My mother is an atheist, any notion of God
obscured by the weight
bearing down on her bent back,
obscured by the burn
from the crack of the whip,
down her spine
—they can't reach their destination.
A benevolent God wouldn't do this.
He wouldn't take the human body
and turn it in on itself, eating away at itself,
for He created it himself, and he said it was good, right?
He wouldn't take her legs and wrap them
in the resounding silence of questions
unanswered, apathy and inertia of a nation
an incapacity for collective action,
she is Atlas, holding up the world.
Holding up the weight of everyone else's faith
that she was chosen to bear arbitrarily
but cannot share—
I guess that's why she always seems so tired.
He wouldn't steal away her livelihood,
her autonomy, my childhood,
Wouldn't render us immobile, make us
me pathologically petrified
to move forward
for fear of leaving her behind, no—
a benevolent God wouldn't do this.
So how ironic that she's
the reason I believe.
If I told her, she'd answer,
how can you put faith
in the word of a book that says
to stone rebellious children,
to burn gays, lepers, dissenters
at the stake, to never let a woman stray
lest heaven forbid she become impure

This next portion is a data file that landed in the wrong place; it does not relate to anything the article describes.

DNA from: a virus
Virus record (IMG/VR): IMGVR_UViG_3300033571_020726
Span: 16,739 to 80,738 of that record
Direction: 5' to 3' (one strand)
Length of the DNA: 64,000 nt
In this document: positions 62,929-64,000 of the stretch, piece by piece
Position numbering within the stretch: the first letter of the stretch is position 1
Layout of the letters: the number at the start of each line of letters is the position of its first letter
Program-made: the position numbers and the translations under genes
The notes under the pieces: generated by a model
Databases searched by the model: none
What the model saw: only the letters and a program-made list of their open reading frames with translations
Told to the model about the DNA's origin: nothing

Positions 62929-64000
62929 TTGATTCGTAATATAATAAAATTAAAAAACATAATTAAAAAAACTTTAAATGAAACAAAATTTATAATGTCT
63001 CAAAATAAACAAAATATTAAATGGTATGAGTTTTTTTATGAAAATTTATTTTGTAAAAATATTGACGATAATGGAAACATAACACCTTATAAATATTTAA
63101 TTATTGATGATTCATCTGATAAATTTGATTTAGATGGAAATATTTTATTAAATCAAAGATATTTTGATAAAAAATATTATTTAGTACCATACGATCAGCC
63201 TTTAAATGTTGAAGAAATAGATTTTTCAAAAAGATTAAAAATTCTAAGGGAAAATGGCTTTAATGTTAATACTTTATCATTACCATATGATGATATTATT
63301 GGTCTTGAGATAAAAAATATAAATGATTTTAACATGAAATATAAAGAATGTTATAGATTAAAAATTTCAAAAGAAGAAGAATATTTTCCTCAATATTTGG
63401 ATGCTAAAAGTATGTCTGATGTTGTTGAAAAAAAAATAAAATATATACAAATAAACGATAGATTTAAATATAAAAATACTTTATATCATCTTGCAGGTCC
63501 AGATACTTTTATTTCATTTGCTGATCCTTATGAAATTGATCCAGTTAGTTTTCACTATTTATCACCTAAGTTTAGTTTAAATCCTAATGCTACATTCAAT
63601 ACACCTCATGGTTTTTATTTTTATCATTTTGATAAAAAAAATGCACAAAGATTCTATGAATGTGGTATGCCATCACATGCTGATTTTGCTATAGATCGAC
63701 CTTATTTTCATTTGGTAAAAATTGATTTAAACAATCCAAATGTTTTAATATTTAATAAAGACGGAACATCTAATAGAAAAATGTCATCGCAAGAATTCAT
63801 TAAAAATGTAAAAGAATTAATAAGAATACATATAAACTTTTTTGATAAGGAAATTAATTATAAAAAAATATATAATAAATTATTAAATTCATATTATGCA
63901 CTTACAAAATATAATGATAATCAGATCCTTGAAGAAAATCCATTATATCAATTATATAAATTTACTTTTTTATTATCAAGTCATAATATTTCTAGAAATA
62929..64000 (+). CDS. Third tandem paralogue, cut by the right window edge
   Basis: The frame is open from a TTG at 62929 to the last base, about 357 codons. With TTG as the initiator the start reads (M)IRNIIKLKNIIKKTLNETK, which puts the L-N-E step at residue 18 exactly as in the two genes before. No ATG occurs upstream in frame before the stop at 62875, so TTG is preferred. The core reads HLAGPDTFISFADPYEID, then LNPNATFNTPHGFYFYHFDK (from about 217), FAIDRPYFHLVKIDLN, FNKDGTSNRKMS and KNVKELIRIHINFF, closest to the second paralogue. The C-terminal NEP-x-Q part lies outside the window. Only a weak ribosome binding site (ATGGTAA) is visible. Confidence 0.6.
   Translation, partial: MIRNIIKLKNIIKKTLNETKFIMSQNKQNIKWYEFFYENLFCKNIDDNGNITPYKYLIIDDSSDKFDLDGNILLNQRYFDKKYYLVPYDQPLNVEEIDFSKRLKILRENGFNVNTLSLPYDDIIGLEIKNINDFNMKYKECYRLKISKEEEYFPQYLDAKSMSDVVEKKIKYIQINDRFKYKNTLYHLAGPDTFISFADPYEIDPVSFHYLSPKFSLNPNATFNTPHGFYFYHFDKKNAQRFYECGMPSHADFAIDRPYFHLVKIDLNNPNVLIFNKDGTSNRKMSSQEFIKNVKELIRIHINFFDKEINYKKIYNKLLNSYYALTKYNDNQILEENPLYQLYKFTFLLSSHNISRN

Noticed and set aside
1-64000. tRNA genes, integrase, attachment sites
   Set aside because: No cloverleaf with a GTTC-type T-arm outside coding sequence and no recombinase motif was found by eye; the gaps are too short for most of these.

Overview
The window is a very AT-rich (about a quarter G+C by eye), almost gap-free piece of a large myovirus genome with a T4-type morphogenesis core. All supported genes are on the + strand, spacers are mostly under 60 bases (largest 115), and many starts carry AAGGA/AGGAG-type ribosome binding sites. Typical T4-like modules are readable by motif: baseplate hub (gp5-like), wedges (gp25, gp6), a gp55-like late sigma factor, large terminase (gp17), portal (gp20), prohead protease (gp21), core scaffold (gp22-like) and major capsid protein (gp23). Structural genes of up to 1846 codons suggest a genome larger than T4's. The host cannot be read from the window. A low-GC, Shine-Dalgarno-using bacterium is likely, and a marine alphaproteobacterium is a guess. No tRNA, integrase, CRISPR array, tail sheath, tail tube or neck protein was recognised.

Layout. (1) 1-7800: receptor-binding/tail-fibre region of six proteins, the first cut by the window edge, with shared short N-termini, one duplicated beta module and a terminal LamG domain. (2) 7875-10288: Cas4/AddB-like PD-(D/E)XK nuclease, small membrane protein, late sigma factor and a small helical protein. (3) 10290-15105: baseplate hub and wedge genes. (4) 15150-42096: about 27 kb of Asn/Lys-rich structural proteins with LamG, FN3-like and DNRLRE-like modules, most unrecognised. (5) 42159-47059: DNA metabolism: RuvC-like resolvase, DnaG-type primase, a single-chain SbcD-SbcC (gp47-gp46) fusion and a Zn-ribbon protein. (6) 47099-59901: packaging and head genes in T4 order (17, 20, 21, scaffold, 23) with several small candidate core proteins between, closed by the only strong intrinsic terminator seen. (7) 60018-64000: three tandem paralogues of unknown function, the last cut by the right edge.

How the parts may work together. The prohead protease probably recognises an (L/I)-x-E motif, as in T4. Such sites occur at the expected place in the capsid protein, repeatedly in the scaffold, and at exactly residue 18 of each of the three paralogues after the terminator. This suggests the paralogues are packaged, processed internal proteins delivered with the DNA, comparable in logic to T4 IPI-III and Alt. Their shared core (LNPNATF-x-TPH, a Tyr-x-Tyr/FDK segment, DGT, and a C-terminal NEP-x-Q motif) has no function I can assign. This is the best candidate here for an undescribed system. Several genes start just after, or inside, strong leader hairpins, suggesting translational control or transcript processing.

without a guiding hand on her shoulder—
in the word of a God who punishes
me for the sins of my father—
But I don't have to live by Leviticus,
the ideology of Deuteronomy,
I'm not a textualist, and
these don't exist in isolation.
They are voices out of many.
I don't hear archaic commandments
born out of a time when things were different,
when you couldn't compare are value systems—
I can't convince people who won't listen
But I can tell her that in my temple, I hear
Lech-lecha mimoladtecha el-haeretz asher arecha.
“Go from your homeland, to a land that I will show you.”
I hear, L'shanah haba'ah b'yerushalayim.
“Next year in Jerusalem.”
I hear go, but don't forget from whence you came,
don't forget who paved the way,
as you leave behind a city skyline
to find yourself in the snowy midwest.
I can tell her that, in my temple,
I hear the voices of Ruth and Esther,
the wisdom of the Song of Songs.
I hear “I charge you, O daughters of
Jerusalem, not to give your love
away until it is ready.”
I hear live, but live steady—
even if your gait isn't.
I hear don't be ashamed of your identity—
even if it makes you different.
I hear live with unabashed integrity,
an open heart in the face of misfortune.
I hear value your community,
no matter how small or strange,
I hear always be a voice for change
with your eyes ever on the horizon.
Be better than the generation before you,
and teach your children what you lacked then.
And so I put my faith not
in the word of a book, but
in the heart of a living document
that aims to explain identity.
An identity that began before a dream
of a dream of a distant time, that survived
oppression, prejudice, exile,
Exodus, and mass genocide.
An identity that could not be exterminated,
refused to be terminated or lost in our Diaspora.
Not burned away by the multiple sclerosis,
It seeps from under the floorboards
of my apartment, lights sparks in
my memories, seeds left to grow
throughout the days
of my childhood, teaching me
resilience, spirit, community, tenacity.
I was raised with all
the evidence I needed
to believe in